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Black women changing face of American politics

Jeffrey L. Boney NNPA Newswire | 6/8/2018, midnight
Late last month, the world witnessed something that had never been done before in the history of politics in the ...
Stacey A.

Late last month, the world witnessed something that had never been done before in the history of politics in the United States.

Not only did Democratic voters in Georgia elect a 44-year-old African American candidate as the first-ever Black gubernatorial nominee in the state, they also made history by electing the first Black woman to be a major party nominee for governor in the United States.

That’s right—former Georgia House Minority Leader and attorney Stacey Abrams soundly defeated her opponent, former State Rep. Stacey Evans, with an overwhelming 53 percent landslide victory; Abrams won 76.5 percent of the vote compared to Evans’ 23.5 percent. Abrams will face off against the winner of the Republican primary runoff election that will be held in July between Georgia’s Lieutenant Governor Casey Cagle and Secretary of State Brian Kemp.

While much of the political conversation around the country has been focused on the success of women candidates as a whole, one of the primary reasons for Abrams’ dominant showing in the Democratic primary was the high turnout of Black voters, particularly Black women voters.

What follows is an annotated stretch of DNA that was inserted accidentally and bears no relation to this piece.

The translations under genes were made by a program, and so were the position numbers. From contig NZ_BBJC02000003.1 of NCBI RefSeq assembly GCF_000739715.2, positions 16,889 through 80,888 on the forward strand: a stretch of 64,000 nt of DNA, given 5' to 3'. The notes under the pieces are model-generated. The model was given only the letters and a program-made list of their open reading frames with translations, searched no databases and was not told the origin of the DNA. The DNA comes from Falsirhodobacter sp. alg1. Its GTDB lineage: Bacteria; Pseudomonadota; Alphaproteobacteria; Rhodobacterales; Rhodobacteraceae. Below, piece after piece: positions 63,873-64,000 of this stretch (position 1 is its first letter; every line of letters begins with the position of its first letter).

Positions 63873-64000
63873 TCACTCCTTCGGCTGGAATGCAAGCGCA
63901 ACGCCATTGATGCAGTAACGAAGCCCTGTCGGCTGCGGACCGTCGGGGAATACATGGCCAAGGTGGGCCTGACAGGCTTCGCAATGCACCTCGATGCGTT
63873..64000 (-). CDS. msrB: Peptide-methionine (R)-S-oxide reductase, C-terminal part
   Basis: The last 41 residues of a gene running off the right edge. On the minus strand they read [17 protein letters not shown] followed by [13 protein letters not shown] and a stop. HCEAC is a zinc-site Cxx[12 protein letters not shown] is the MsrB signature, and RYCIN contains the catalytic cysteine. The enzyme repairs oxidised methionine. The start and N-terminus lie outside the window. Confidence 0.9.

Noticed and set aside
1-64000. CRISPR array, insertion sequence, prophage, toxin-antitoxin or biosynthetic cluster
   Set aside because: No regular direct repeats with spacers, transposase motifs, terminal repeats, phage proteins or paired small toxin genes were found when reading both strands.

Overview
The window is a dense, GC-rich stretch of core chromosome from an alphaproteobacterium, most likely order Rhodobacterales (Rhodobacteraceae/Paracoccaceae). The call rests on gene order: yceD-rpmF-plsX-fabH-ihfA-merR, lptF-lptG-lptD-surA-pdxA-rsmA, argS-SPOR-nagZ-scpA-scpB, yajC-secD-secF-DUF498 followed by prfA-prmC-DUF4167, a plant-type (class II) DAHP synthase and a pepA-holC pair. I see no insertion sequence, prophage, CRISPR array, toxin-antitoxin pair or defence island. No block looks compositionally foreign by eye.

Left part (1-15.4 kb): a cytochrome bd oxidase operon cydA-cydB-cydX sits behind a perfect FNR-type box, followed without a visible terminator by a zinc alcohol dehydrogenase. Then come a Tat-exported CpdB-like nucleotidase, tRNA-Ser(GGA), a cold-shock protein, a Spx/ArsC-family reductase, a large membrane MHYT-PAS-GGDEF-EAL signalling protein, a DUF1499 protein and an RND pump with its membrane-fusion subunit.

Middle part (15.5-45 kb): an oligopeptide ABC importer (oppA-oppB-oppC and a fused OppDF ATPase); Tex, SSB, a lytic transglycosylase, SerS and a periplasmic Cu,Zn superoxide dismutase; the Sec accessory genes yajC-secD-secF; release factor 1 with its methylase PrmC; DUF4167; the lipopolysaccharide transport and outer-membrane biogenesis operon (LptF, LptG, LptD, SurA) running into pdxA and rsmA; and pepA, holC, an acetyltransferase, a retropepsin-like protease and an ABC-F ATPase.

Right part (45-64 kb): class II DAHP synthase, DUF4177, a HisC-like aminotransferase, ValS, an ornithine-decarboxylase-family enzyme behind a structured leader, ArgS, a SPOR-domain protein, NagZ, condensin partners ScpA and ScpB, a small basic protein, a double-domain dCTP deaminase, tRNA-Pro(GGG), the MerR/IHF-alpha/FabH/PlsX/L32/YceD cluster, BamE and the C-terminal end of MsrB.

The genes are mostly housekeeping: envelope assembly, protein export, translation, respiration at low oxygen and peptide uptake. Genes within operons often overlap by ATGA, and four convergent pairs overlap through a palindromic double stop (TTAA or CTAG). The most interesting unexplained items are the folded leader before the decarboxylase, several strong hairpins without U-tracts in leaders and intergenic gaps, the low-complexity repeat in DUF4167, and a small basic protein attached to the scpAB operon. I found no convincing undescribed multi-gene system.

The convincing victory by Abrams, a rising star in the Democratic Party, has created a significant amount of chatter in political circles about the growing success Black women candidates are having across the country, particularly in a deeply southern state like Georgia that hasn’t had a Democratic governor since 2003.

“I am a proud daughter of the Deep South,” Abrams stated during her victory speech after winning the Georgia Democratic gubernatorial nomination. “To claim our victory, to write that next chapter and live those best lives, we have a lot of work to do. We have to reach out to those who do not believe their voices matter. Who have been disappointed again and again by promises made and never kept…With your help, we will register every last person we know.”

Abrams continued: “And we’re going to search out those we don’t know yet and prove they matter to us, too…In the Book of Esther, there’s a verse that reminds us that we were born for such a time as this. And now is a time to defend our values and protect the vulnerable — to stand in the gap and to lead the way…that is what we will continue to do—all the way to victory in November.”

A victory by Abrams in November would truly be a game changer relative to politics, as we know it, in the Deep South and across the country.

Prior to 2003, no Republican had ever served as governor in Georgia since Reconstruction. Republican George “Sonny” Perdue III changed that after he was elected and then sworn in on January 13, 2003. Perdue served until 2011, and the governorship in Georgia has remained in Republican control ever since. Then, if you take a look at the rest of the Deep South, which consists of states like Texas, Alabama, South Carolina, Mississippi, Arkansas and Louisiana, each of those states currently has a Republican governor at the helm, with the exception of Louisiana, where former Democratic state legislator John Bel Edwards was sworn in as governor in 2016.